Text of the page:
The Scrolls of Icaria by Jamie
Book 2 – 'War of the Angels'
Part II - Prince of Mondele Royale
“Wake up! It’s time to rise,” a strong, forceful voice called out.
Still half asleep, Jamie heard the voice as if it were calling to him from a place very far away. Stirring slightly in his bed, he turned his head away and snuggled deeper into his pillow, following his usual morning routine.
“Get up, student,” the voice repeated louder.
Jamie felt a hand shaking him firmly and wondered why Castor was doing that. He never…
“Get up, student,” the voice said brusquely. “Now!”
Opening his eyes, Jamie blinked; the room was darker than usual, and the wall in front of him was a nondescript, light green color. It was then that he realized he wasn’t in his room at Villa Mare Vista. In a flash, the events of the past few hours fell upon him like an unexpected rockslide in a high mountain pass. Tilting his head up from his pillow, it was immediately obvious that the man towering over him wasn’t Castor and as Jamie moved to get up, scenes from the previous day played in his mind. He took in a sharp breath, and the dull pain he’d felt in his chest the day before returned and lodged somewhere between his two hearts, an ache he couldn’t ignore.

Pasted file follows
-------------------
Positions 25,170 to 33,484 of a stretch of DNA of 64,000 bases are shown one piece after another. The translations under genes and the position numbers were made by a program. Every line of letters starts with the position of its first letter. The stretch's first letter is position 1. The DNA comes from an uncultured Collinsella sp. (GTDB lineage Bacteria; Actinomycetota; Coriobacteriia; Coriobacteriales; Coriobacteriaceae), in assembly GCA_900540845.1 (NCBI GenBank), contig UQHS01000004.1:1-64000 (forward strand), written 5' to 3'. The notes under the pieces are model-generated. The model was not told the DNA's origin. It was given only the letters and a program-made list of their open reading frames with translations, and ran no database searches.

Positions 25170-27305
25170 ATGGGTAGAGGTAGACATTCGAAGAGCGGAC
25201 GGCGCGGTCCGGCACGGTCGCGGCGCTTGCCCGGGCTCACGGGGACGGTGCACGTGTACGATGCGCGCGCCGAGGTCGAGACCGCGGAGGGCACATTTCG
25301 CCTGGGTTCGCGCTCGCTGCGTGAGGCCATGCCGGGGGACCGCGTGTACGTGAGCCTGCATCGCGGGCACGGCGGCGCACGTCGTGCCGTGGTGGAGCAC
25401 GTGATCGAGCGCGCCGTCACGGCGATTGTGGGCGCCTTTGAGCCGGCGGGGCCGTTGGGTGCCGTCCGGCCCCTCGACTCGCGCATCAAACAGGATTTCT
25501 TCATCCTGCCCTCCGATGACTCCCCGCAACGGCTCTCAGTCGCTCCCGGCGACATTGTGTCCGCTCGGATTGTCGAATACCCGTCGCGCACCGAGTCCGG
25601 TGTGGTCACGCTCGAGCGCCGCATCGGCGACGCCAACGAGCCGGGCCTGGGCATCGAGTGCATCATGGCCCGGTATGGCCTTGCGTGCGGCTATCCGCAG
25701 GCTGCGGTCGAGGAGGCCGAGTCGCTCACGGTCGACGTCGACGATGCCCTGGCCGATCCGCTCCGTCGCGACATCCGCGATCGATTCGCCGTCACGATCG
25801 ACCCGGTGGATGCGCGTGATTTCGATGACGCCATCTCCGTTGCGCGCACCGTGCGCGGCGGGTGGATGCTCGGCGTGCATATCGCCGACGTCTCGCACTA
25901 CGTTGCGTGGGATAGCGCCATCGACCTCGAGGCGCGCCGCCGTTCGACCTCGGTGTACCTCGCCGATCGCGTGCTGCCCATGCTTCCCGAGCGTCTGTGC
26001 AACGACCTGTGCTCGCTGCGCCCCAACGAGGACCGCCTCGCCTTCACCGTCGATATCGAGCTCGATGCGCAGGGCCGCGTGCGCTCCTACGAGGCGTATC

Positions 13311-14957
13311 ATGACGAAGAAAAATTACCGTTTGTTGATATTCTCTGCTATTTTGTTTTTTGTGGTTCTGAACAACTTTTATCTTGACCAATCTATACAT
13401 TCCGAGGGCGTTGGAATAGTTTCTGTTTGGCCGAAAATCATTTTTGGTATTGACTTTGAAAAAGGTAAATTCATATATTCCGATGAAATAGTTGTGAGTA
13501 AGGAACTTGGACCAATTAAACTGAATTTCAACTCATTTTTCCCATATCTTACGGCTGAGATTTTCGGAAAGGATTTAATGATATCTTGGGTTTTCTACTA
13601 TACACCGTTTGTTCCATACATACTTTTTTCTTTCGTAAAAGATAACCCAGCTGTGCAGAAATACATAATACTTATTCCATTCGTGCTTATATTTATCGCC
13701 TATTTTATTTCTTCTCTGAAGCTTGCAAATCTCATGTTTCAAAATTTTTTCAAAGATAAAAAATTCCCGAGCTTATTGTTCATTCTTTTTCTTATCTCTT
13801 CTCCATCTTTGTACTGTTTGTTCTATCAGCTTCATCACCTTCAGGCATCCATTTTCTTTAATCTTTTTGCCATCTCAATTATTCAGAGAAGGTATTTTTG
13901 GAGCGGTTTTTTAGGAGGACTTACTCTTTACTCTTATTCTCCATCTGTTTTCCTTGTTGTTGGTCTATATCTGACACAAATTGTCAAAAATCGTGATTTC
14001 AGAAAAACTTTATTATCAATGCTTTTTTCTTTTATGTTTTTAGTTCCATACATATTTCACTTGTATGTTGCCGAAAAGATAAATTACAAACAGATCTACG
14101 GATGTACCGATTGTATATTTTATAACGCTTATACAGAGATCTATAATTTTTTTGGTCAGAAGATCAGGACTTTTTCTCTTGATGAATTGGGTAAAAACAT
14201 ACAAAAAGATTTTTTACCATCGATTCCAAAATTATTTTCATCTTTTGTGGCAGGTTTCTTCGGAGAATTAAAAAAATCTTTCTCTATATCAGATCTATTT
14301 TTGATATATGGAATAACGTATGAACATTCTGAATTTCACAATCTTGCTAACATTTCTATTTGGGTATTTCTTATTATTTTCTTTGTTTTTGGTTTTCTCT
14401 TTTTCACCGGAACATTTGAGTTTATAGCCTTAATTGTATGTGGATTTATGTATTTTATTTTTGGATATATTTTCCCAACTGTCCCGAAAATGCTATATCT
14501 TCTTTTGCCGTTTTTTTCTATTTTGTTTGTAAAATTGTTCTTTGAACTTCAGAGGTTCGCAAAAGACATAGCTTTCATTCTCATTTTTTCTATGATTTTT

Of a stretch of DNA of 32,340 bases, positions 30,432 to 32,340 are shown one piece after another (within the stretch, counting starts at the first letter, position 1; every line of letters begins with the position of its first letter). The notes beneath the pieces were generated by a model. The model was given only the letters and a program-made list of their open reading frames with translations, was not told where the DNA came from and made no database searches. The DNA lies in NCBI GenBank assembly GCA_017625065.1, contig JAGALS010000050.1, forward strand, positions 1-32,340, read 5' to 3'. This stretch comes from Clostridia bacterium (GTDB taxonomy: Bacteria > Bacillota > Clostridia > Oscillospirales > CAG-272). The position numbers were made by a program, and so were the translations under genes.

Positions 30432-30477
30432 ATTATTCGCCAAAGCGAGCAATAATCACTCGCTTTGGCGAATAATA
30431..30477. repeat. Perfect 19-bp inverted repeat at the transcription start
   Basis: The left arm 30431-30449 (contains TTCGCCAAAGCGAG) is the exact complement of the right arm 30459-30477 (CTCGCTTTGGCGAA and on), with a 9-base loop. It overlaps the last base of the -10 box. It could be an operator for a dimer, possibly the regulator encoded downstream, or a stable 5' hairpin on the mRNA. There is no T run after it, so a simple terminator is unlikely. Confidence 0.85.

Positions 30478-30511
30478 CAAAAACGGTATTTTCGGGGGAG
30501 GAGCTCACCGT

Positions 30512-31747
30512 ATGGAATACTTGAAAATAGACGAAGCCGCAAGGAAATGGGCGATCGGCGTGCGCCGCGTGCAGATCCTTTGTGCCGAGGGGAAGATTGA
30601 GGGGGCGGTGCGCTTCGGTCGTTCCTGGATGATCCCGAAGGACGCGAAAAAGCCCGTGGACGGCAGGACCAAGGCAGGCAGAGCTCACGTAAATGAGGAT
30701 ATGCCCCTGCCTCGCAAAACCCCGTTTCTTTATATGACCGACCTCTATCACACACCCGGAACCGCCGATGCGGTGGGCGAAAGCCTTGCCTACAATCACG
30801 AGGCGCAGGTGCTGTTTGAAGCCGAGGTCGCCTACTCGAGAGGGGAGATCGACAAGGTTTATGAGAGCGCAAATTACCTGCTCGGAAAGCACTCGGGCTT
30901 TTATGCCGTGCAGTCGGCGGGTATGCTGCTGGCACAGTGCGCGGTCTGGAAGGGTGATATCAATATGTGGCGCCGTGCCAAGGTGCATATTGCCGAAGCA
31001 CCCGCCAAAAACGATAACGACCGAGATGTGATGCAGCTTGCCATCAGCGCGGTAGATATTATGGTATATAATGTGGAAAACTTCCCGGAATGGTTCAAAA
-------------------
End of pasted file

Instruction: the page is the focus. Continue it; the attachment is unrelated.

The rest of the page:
“It's time for your bath, student,” the man - a tall, stern-faced Kalorian - said firmly. “I waited until the other students were finished. You’ll be formally introduced in class this morning, but until then you’re to be kept apart. Now, come with me, please.”
The man’s tone of voice, while not harsh, left no doubt that he expected immediate compliance. Carefully sitting up, Jamie draped his wings over the edge of the bed. He rubbed his eyes with his hand and shook his head to clear the cobwebs clouding his head. As he began to fully awaken, a chaotic whirl of thoughts and images exploded in his mind, all vying with each other for his attention. Struggling to awaken and keep his emotions in check, he glanced up at the man and almost wished him a good morning in Kalorian but then, gratefully remembering the strict admonition from Jakobus, he let the words die in his throat.